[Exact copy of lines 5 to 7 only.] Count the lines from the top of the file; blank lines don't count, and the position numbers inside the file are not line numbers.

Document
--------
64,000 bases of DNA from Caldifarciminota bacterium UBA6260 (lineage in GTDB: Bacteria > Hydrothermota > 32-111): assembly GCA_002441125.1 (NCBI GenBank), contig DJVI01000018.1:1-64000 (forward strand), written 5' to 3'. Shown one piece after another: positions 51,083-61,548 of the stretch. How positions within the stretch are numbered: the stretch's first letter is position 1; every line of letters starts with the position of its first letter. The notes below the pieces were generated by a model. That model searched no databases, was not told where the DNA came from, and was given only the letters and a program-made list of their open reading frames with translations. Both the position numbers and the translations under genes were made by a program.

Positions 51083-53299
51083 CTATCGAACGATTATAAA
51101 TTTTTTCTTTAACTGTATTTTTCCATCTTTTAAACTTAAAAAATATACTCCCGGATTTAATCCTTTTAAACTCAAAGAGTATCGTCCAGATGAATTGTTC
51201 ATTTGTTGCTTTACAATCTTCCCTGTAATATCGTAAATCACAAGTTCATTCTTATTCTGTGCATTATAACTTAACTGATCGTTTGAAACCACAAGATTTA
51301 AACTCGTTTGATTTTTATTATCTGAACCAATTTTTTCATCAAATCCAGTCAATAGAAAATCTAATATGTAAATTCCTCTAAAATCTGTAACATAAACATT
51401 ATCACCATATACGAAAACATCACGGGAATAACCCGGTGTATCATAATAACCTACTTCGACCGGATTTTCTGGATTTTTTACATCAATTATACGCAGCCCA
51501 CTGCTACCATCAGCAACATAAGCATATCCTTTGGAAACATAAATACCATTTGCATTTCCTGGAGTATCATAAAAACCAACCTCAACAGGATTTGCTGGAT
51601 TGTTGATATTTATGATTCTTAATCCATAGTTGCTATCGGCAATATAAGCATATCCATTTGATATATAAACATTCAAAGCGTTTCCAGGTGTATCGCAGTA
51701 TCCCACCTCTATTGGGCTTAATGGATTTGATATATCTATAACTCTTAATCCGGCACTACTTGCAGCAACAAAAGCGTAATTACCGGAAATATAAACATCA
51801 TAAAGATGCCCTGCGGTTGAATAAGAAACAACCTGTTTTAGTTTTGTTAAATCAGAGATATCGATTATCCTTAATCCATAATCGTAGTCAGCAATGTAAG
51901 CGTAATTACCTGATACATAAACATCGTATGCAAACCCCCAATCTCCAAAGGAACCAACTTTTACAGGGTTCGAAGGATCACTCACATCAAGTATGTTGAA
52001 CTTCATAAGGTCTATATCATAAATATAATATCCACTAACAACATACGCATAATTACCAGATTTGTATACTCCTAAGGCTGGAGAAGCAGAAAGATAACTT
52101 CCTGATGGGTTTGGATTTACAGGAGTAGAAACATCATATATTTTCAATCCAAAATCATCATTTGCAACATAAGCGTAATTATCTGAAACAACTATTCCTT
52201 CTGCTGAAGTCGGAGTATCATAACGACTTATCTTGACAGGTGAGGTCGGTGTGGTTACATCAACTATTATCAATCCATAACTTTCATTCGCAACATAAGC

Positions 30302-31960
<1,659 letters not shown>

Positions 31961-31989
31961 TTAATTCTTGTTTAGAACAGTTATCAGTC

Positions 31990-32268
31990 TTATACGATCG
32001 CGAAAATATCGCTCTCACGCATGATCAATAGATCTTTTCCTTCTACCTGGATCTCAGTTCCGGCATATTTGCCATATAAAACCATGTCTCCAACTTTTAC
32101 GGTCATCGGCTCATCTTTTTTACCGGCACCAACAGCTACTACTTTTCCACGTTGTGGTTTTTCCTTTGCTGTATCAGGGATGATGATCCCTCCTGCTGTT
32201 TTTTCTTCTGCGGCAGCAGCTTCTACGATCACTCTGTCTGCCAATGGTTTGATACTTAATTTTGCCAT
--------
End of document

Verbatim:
51201 ATTTGTTGCTTTACAATCTTCCCTGTAATATCGTAAATCACAAGTTCATTCTTATTCTGTGCATTATAACTTAACTGATCGTTTGAAACCACAAGATTTA
51301 AACTCGTTTGATTTTTATTATCTGAACCAATTTTTTCATCAAATCCAGTCAATAGAAAATCTAATATGTAAATTCCTCTAAAATCTGTAACATAAACATT
51401 ATCACCATATACGAAAACATCACGGGAATAACCCGGTGTATCATAATAACCTACTTCGACCGGATTTTCTGGATTTTTTACATCAATTATACGCAGCCCA